Friday, May 1, 2009

Quality....not Quantity

So I stopped in at Battery World to get a new battery for our home phone. While there, I saw this sign:

Doesn't that just hit the nail on the head?? How many times do we cheap out and then regret it. We know full well that "we get what we pay for" but we still do it! We are continually lured in by the thought of saving a few bucks in the moment that we don't think about the big picture.

I have to say, that when it comes to our kids, this is so important. We get them something of poor quality just for the sake of getting them something and then they are heartbroken when it breaks. Think about what that does to a child. They can have much deeper attachments to things, whether it is a favorite toy or a special blanket, and when it falls apart and they see it go into the trash, is that really sending the message we want? Don't get too attached because it will just end up in the garbage anyway. Hmm....

And this isn't just for kids. I am a big fan of TLC's What Not To Wear. Over and over, the message is pounded into our brains: buy fewer pieces of clothes that are of higher quality. Seriously, this really does make so much sense!! And look how good those people look! And think about how good you feel when you put on a piece of clothing that cost a bit more. I have to say, I got a pair of Ralph Lauren sunglasses last Christmas - actual Ralph Lauren sunglasses. In the past I have never spent more than about $10 on sunglasses because I have broken several pairs and the thought of having my pricey sunglasses stepped on because I set them on the stairs when I came in the door was a hard pill to swallow. Well guess what - those sunglasses have never once been set on the stairs. They actually get put back in their case. Why? Because when we have to put out a bit more coin for something, we tend to take better care of it, right? These glasses came with a really nice case. It's at the back door so that every time I come into the house, I can put them away - and I do! I also have a really nice suede suit jacket. You'll never see it in a pile on the floor, but you will see my crappy cardigan there.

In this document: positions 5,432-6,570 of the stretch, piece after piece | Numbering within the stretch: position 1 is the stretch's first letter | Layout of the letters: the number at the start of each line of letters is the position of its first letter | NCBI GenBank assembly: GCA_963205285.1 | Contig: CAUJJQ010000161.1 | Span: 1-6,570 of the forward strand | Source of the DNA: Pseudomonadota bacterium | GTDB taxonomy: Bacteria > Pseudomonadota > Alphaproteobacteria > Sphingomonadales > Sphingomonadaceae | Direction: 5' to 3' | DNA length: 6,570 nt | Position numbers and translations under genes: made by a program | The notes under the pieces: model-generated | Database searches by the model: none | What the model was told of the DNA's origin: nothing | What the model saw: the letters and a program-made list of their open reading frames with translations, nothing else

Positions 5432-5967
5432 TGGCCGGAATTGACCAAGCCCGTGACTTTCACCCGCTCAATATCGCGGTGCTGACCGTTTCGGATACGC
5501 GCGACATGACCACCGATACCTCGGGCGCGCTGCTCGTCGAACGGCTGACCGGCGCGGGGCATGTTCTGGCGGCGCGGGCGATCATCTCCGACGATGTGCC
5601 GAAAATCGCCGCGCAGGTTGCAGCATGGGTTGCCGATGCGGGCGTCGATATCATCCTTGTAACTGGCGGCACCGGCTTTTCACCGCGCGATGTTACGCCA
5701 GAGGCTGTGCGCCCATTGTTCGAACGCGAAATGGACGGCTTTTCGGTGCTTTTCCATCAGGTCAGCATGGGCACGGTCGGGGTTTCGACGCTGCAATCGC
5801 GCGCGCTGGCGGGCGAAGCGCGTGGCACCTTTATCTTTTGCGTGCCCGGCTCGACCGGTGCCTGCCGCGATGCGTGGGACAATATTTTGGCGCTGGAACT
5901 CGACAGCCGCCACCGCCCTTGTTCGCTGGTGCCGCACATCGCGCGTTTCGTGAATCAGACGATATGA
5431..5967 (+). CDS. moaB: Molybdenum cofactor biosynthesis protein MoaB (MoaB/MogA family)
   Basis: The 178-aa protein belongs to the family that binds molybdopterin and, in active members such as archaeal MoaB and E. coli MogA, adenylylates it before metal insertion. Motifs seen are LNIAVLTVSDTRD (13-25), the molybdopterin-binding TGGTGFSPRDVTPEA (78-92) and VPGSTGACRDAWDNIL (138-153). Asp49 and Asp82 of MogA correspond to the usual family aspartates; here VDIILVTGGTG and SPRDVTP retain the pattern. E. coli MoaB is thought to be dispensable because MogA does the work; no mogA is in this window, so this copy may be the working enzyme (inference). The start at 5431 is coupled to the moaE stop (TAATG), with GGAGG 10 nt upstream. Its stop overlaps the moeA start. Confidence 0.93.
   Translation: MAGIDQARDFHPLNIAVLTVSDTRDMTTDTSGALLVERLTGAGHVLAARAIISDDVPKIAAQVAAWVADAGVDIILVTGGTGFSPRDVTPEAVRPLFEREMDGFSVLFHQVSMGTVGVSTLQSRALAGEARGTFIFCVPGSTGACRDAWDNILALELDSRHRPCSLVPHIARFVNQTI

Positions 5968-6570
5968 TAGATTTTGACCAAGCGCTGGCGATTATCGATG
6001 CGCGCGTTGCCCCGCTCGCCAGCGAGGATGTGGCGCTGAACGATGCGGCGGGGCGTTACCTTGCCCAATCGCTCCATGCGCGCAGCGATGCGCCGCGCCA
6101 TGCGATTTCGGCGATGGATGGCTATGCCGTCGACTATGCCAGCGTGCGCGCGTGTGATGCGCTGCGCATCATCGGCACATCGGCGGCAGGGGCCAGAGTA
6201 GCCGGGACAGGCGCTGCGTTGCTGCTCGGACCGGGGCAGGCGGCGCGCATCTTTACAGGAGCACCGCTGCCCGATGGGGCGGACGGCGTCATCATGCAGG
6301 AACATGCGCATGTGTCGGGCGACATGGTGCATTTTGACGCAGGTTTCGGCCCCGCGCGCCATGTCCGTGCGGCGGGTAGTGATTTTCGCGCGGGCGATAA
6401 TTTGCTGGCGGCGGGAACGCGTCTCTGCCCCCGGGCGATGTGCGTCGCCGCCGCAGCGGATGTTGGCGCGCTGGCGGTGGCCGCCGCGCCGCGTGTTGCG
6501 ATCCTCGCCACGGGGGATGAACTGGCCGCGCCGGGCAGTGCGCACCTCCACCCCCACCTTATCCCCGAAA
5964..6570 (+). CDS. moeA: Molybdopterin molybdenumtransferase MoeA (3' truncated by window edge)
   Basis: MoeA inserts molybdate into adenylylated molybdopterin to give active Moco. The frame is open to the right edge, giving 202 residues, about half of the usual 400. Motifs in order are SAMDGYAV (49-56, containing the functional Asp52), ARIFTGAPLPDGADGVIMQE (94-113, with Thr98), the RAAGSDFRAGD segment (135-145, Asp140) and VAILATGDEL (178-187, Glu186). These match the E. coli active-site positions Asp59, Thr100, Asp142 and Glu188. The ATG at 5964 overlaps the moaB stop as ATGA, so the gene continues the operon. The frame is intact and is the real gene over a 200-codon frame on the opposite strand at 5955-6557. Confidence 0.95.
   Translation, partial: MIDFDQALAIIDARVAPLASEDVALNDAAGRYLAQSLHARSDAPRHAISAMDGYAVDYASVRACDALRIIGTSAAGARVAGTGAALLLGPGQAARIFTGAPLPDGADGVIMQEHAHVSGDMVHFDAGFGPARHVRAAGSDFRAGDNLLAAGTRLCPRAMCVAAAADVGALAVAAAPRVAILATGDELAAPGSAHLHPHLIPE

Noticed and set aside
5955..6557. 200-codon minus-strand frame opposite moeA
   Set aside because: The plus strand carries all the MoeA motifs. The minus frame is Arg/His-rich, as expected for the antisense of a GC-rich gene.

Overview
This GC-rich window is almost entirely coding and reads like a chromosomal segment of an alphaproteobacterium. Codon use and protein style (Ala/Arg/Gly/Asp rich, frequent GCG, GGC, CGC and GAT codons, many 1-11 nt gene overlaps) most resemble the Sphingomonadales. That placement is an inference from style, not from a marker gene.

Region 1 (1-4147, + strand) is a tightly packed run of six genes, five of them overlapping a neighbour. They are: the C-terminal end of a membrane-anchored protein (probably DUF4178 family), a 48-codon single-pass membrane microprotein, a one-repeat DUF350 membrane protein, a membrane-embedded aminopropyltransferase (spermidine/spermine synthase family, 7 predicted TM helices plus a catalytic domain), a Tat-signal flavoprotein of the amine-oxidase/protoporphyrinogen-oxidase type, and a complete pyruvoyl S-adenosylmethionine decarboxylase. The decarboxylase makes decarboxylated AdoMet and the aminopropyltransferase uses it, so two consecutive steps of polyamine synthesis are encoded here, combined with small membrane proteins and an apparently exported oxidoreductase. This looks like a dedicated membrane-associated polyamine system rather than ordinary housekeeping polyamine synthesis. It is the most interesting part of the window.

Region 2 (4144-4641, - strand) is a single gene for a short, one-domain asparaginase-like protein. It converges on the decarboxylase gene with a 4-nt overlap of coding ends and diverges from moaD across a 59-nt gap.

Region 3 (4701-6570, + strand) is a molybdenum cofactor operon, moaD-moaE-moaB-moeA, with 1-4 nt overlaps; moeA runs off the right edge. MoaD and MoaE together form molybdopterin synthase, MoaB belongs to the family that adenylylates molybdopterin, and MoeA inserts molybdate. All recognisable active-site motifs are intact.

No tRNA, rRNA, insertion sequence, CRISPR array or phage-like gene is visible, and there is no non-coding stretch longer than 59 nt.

We send ourselves quite a strong message by choosing to constantly cheap out. We are subconsciously saying that we are not worth it. For our children, we send the message not to draw too strong of a connection. Freckles has been saving her allowance and birthday money - she currently has over $70 saved. She is learning about saving for something she really wants. Think of the care she will put into her purchase, knowing that she has had to wait and save to get it. Frogurt, on the other hand, has a hard time saving (this has to do with age differences as well). He doesn't quite get delayed gratification yet. He will spend his few dollars every week on something that doesn't last long and that becomes yesterday's news in an awful hurry. Yesterday, however, he had enough saved up for a bigger item. He got himself this great sticker mosaic set and took so much pride in making these pictures, all of which are now displayed proudly in his room.

So next time you're tempted by that $5 t-shirt on display next to the lettuce, think about it. Think about all the other $5 shirts that have worn out before their time and how pooling all those $5s together could get you a much nicer shirt. Think about how much prouder you would stand. Think about how much your child would love it if their favorite toy never broke (commercial time: Discovery Toys has a lifetime warranty!). I can tell you, it is a much better feeling. We are all worth it. No, money doesn't buy happiness but that's no reason to throw it away.